If you’re reading this, you probably already know what SEO is. But what about some of the more specific elements? Look into crafting an effective SEO strategy, and you’ll find myriad mentions of both on-page and off-page optimisation.
But what exactly do these terms mean? What’s the difference between the two? What does each consist of? And why is it necessary to do both?
You’ve come to the right place, as we map out the answers to all of your on-site and off-site SEO questions with a series of explanations and suggestions below…
What is On-Page SEO?
It’s fairly self-explanatory. On-page SEO generally refers to optimisations you can do on-site in order to improve your website’s ability to rank for your target keywords.
This is the stuff you have full control over, so it’s down to you or the SEO agency you hire to make your on-page SEO great. Here are the main factors involved:
Tweak your page titles & descriptions
It is best practice to insert your target keyword into the title tags on each of your pages, as well as the meta descriptions. This isn’t as key as it once was, with engaging content being the most important factor. That being said, if you can work your keywords into these naturally, it is still a plus.
Ensure that both are adequately descriptive of the page that they relate to. This may seem obvious, but many fall down on this point.
These titles and descriptions are displayed in the search engine results pages (SERPs), and are crucial components for SEO and general usability.
Hone your headings (H1s)
Your headings (also known as Header1 tags or H1s) will appear larger than your body copy. As such, they are given more weight than even the main text on your page, appearing at the very top.
Google pays attention to these, and it’s a good idea to once again work in your target keywords and give an accurate description of the content.
Write useful page content
This one is a no brainer. Make sure your page content is useful. Online content is all about giving people answers to their questions, and solutions to their problems. Otherwise, what is the point? Why would anyone want to visit your site and stay there? Most importantly, why should Google help you if you’re not on the same page? No pun intended.
However, if you make your content valuable to the reader and easy to read, Google and other search engines will be much happier to point people towards your site through higher rankings.
Pay attention to URL structure
You can go ahead and include keywords in your page URLs wherever possible. However, you should proceed with caution when doing this. Do not indiscriminately change all of your URLs without a second thought. You should avoid changing older URLs until you have a plan in place to redirect to the new ones. An agency such as ourselves are experienced in handling this process.
Try internal linking
Within your website, try to incorporate links between related internal pages on the site. This is helpful to both users and search engines. For example, here’s an internal link directing you towards our SEO services. It’s that simple.
As a whole, great on-page SEO optimisation makes everything much easier for both users and search engines when it comes to navigating, understanding and indexing your webpages.
Improve page load speed
Google’s mission is to help people find what they need, and find it quickly. Optimising your site pages to load as quickly as possible will make your user experience a lot better, and thus much more desirable to Google. In turn, this will help your ability to rank also. There are many ways to achieve this, including something as simple as optimising your images.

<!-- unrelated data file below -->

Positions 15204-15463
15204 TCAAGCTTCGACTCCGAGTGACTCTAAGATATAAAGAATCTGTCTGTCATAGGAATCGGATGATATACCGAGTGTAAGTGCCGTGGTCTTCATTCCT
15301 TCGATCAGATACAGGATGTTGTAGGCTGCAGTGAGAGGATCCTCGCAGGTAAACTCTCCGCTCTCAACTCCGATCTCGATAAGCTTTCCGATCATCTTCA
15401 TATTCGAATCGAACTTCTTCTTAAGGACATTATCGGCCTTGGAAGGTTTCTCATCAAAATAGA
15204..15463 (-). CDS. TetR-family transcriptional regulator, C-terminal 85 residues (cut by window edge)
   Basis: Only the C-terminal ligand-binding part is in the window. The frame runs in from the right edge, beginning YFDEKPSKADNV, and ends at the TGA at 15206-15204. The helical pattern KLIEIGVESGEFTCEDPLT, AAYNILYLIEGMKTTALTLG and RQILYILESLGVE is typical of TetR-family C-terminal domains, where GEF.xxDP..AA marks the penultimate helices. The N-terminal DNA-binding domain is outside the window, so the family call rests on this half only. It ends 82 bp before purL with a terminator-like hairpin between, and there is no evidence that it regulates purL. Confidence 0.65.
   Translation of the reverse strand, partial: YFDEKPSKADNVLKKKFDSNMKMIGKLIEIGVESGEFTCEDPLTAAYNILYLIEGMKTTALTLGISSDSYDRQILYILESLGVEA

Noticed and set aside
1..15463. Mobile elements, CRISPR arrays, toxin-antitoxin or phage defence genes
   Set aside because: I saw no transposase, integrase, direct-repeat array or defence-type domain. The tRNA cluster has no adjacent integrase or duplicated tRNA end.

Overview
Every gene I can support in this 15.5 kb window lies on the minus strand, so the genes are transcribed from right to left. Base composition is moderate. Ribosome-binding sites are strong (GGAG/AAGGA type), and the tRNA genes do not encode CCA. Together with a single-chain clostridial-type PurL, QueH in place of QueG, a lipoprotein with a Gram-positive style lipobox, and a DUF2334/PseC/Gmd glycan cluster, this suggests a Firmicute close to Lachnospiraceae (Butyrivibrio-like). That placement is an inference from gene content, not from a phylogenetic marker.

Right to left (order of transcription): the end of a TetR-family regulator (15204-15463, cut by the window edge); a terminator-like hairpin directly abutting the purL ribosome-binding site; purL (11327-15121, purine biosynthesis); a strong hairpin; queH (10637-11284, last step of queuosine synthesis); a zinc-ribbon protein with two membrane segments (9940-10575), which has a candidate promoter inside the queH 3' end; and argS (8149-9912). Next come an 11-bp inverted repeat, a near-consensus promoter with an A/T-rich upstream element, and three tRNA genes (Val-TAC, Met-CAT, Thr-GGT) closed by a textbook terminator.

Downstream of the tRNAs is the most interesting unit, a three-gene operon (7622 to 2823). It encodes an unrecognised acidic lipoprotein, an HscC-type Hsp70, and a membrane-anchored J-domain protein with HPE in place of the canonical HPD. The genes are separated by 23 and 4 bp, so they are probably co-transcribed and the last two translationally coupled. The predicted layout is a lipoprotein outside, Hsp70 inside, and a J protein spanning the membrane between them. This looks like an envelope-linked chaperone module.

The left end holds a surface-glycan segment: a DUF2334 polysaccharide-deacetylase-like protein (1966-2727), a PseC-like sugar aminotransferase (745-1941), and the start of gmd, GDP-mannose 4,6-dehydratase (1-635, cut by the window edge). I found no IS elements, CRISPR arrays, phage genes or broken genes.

Add image alt text
You can edit or add image alt text to all of your images through any content management system (CMS). Use relevant keywords and accurately describe the image and how it relates to your page’s content. This will help when Google crawls your website, as it also looks at your images when doing so.
What is Off-Page SEO?
But what of the other side? Once again, the title is a clear indication, although the disparate elements that make up off-page are a little more sporadic.
This is all about activity that you undertake away from your website that ultimately benefit it from an SEO perspective. This is primarily done through link building. If you can get other strong, authoritative sites to link to you, then your own online standing will gradually benefit, along with your ability to rank for more competitive search terms.
It is good to get a varied backlink profile for your website, and there are a number of metrics that signify a strong sight in this regard, such as: the site’s own backlink profile, quality content, a similar target audience, healthy traffic and more. Regardless, the more linking domains you get the better.
These can be earned naturally through producing fantastic content that other sites want to link to. Alternatively, your content can be outreached to other places, or you can have content produced for the sole purpose of being placed elsewhere with a link back to your site. These are all viable options that we can handle for you.
On-Page Vs Off-Page? No-One Wins!
That’s because the question itself is flawed. It’s not about one or the other. For a truly great SEO strategy, you need to be looking at getting both in order. The best websites are performing to a high standard both on and off page. Neglect either, and your chances of ranking highly will suffer.
However, in terms of the order in which you tackle both, it is advisable that you sort your on-page SEO first. After all, who wants to link to an awful website?
If you take all of the above into account and work on both your on-page and off-page SEO, you stand a much better chance of getting to where you want to be, in Google and beyond. The differences between the two are clear, but neither can be ignored.
Connor is Digital Content Manager at One Agency.